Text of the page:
This is something every chemistry student (and teacher) is going to love. If you’re not a chemistry teacher – be sure to forward this on.
The new Microsoft Chemistry Add-in for Word was developed in partnership with the Unilever Centre for Molecular Science & Informatics at Cambridge University.
Chem for Word (as it is affectionately being called) allows you to easily author and explore chemical information from within Microsoft Word documents. It provides a discipline specific language essential to scientific research, allowing the use of specific symbols and conventions to be used, and manipulated with staggering richness.
Once it’s installed from here (complimentary download), you’ll see a new tab will appear in the Word ribbon, titled Chemistry.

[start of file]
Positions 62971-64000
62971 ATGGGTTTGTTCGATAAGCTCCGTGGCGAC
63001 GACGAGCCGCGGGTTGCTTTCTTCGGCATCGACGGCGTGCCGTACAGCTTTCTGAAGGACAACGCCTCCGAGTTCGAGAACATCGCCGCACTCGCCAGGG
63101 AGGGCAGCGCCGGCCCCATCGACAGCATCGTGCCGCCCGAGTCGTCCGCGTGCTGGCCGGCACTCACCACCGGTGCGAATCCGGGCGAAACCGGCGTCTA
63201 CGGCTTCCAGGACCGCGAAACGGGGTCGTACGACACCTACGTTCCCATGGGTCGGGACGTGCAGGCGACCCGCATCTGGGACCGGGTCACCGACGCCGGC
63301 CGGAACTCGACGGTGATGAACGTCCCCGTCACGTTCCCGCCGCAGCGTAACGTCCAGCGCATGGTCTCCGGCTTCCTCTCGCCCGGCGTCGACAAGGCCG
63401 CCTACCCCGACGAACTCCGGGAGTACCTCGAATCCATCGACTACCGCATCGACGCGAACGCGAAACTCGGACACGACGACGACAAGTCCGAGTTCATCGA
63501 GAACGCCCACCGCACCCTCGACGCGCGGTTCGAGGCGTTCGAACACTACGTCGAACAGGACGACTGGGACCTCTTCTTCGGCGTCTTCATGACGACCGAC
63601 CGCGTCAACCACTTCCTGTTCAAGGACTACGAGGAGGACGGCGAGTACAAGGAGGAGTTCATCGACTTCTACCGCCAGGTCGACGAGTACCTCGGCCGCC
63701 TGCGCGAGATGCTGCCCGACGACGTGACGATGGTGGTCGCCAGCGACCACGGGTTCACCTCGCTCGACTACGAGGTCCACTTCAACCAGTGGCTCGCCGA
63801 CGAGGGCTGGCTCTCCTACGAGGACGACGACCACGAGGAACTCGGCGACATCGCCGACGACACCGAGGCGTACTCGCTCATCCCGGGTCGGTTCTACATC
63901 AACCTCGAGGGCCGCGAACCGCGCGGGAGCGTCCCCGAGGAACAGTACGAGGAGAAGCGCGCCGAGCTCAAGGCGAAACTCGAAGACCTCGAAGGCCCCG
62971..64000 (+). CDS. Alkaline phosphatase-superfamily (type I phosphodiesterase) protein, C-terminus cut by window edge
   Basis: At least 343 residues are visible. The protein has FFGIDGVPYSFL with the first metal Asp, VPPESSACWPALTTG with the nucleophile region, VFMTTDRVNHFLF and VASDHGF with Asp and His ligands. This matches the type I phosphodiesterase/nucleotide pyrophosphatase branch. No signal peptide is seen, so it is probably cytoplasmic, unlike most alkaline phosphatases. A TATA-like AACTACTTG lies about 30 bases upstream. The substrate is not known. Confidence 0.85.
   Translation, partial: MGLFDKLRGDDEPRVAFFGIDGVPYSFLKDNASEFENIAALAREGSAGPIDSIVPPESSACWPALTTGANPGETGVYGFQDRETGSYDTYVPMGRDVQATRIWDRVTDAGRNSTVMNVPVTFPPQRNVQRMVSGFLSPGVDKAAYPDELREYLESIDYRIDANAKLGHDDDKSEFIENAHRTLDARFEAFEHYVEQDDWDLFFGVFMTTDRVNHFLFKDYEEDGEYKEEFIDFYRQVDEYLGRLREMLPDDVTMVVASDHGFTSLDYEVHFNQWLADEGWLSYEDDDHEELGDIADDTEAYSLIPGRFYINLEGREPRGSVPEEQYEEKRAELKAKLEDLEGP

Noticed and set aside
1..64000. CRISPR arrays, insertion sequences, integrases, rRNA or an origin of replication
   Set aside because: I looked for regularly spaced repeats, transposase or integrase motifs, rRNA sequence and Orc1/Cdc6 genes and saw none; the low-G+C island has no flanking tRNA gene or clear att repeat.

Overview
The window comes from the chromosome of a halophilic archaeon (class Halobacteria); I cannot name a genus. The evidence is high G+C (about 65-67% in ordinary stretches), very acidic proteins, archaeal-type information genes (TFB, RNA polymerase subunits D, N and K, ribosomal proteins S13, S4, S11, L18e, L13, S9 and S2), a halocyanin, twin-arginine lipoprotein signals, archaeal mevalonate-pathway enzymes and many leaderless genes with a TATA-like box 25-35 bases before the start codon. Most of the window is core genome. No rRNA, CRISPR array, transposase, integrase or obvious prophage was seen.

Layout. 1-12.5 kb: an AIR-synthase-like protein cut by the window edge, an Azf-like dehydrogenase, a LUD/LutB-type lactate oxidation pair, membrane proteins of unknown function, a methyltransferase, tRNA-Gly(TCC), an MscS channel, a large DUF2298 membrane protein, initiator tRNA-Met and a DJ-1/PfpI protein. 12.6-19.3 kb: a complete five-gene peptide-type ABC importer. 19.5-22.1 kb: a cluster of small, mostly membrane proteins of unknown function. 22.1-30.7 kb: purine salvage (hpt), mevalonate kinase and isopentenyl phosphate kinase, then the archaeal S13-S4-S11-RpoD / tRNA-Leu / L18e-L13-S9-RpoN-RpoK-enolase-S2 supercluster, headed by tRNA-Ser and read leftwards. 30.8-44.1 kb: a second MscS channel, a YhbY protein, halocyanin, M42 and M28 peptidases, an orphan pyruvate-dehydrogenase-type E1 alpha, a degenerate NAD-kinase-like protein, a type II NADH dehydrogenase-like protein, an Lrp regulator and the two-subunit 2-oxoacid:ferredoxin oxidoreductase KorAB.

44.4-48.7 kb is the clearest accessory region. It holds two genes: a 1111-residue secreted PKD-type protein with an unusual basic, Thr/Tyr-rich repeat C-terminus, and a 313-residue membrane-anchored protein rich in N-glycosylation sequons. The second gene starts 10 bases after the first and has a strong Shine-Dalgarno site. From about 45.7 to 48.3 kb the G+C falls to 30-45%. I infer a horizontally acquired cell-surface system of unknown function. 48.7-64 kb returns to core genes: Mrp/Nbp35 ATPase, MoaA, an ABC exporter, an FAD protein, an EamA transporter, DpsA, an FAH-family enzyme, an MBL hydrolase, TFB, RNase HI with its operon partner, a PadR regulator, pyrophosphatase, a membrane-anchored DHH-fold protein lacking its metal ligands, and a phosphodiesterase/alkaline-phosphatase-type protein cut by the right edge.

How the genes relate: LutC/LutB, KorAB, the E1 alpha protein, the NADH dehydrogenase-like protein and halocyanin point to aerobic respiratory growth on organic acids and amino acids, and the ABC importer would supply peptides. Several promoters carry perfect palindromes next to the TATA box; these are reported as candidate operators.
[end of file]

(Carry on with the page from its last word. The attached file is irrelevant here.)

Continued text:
You will also notice when you right click on any section of the document, a new option appears “Convert to Chemistry Zone”.
You can right click on any term and convert it to a chemistry zone. In the following example, I have simply typed the word “testosterone” into Word. I’ve right clicked, selected “Convert to Chemistry Zone” so when I roll my mouse pointer over the word, it highlights as a chemistry zone. The dictionary of chemical entities (shipped with Chemistry for Word) recognizes the word, and allows me to represent this chemical entity in a variety of ways through the option. I could now view testosterone as a 2D representation:
But that’s just for starters. Now, I am able to start experimenting with atoms within the entity. I can change isotopes, atom types, bonding types and visually explore how this will affect the entity I’m exploring. It even brings up the full periodic table to help me select the right atom to create the entity I need.
It’s a lot more powerful than that so I’d love to hear from chemistry teachers about what else it allowed you to do in class. Check out the video here for more information.